Overall, six major metros of South Africa (Tshwane, Joburg, Ekurhuleni, Ethekwini, Nelson Mandela Bay and Cape Town) continue to be perhaps the more “stable” performers through weak economic and housing market periods, according to the First National Bank (FNB) Major Metro House Price Index.
In the fourth quarter of 2016, the FNB Major Metro House Price Index grew by 4.6% year-on-year. While this is far from an impressive growth rate, it has experienced fairly similar growth in the prior few quarters, whereas the more cyclical FNB Holiday Towns House Price Index has tapered to a lower 1.8% year-on-year growth rate.
FNB property analyst John Loos says during a better period back in 2014/15, the Holiday Towns House Price Index growth rate exceeded that of the Metros. “This is customary for this market to outperform metros in good times but underperform in weak economic times. In the tougher times, households cut back on luxuries, and for some this may mean postponing that holiday home purchase. This category of home demand can thus slow more significantly than that of primary residential demand, the latter form of demand dominating the Metros,” Loos says.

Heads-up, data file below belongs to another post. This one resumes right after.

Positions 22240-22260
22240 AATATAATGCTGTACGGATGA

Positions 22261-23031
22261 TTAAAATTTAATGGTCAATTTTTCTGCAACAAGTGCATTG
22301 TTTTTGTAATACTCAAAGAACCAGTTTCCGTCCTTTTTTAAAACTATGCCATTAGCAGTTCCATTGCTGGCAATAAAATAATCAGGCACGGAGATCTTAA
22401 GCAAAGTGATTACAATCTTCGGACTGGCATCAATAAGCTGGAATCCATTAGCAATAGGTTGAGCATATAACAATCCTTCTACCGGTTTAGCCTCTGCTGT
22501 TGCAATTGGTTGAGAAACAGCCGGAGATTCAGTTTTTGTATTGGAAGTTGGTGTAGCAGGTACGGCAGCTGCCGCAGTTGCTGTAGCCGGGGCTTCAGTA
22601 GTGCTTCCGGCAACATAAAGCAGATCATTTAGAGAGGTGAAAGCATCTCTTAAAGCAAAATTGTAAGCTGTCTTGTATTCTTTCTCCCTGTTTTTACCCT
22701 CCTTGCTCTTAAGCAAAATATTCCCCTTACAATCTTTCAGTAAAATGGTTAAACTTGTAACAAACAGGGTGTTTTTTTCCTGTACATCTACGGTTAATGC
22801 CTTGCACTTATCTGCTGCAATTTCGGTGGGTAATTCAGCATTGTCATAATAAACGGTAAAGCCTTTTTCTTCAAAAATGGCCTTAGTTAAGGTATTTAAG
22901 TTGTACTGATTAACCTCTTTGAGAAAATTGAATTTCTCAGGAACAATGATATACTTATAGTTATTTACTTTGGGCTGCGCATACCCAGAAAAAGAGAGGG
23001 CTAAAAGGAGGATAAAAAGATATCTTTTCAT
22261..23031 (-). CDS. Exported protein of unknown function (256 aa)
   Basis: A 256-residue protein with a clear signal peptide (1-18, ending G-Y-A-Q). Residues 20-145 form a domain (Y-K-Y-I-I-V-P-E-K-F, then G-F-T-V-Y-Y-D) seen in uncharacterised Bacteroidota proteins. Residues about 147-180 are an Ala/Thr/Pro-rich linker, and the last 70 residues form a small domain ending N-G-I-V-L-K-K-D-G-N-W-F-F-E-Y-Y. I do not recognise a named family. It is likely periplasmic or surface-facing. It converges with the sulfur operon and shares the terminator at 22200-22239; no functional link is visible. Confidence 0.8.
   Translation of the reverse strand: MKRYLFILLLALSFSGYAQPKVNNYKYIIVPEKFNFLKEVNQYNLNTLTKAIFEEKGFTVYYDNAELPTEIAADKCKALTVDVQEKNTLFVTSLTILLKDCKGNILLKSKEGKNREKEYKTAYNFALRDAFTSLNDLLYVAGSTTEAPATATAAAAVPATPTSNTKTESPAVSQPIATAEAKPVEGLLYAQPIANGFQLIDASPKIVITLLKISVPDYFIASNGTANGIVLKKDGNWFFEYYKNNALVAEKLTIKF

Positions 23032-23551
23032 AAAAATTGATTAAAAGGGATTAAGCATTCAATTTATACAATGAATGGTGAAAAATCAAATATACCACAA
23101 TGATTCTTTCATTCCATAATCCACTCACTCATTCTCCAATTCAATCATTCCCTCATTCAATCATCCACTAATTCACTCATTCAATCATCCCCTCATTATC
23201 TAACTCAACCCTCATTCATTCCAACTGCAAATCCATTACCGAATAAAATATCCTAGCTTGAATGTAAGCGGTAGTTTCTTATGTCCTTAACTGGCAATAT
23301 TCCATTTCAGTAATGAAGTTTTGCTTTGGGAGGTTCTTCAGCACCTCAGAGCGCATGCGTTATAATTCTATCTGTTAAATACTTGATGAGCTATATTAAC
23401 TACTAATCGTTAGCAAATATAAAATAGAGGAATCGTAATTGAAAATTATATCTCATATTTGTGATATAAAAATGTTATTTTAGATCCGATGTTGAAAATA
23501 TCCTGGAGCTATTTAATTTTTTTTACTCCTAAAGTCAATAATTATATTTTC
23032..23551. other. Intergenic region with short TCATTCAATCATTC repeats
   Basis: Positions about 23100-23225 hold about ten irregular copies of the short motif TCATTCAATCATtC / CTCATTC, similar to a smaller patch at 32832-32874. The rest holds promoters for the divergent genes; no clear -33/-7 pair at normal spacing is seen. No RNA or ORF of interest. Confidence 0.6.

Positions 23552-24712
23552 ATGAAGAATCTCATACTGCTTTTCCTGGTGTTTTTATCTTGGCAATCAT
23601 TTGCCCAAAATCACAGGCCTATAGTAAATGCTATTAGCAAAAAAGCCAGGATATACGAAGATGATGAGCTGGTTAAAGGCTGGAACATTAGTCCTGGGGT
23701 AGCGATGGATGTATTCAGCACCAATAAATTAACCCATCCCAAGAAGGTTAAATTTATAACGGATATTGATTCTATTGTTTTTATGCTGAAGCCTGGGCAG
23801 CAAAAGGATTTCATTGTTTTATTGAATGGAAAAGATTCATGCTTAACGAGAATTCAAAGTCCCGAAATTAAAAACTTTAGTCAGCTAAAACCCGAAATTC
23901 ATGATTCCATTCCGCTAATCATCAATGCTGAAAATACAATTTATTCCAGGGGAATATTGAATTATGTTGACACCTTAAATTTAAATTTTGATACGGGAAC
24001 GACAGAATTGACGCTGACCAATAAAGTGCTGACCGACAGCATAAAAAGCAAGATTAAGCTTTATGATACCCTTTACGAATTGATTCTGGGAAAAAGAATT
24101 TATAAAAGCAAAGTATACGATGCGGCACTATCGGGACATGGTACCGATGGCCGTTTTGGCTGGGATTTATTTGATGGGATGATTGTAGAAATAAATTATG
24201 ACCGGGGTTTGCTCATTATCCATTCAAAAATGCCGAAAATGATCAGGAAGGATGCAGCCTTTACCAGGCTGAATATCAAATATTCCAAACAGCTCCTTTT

“We would therefore expect that the Holiday Town House Price Index should underperform the Major Metro Index in the near term.”
MINING TOWNS UNDERSTANDABLY WEAK
The weakest of the FNB main regional aggregations, however, appears to have been the Mining Town markets in recent times.
FNB Mining Towns House Price Index fell into slight year-on-year deflation in recent quarters, to the tune of -0.4% as at the final quarter of 2016.
This should not come as too much of a surprise, given that the country’s Mining Sector as a whole has experienced severe weakness in recent years, taken weaker by a sharp fall in mining commodity prices starting back around 2011.
South African Mining’s low long term growth performance, even prior to 2011, appears to be reflected in the long term performance of the FNB Mining Town House Price Indices. Since the 1st quarter of 1999, when all of these house price indices commenced, the Major Metro House Price Index has inflated cumulatively by 560.67% up until the end of 2016.
By comparison, the overall Mining Towns House Price Index has inflated by a lesser 437.83%, while the Gold Mining Towns House Price Index has risen by a still lesser 392.22% over the same period.
It would seem that much of the Mining Sector’s long term stagnant growth is reflected in the relative long term performance of mining town housing markets.
This is not to say that mining town markets haven’t had some great periods over the past decade-and-a-half or so. But they appear to have underperformed the big cities, the latter buoyed by their long term urbanization trends and often superior long term economic growth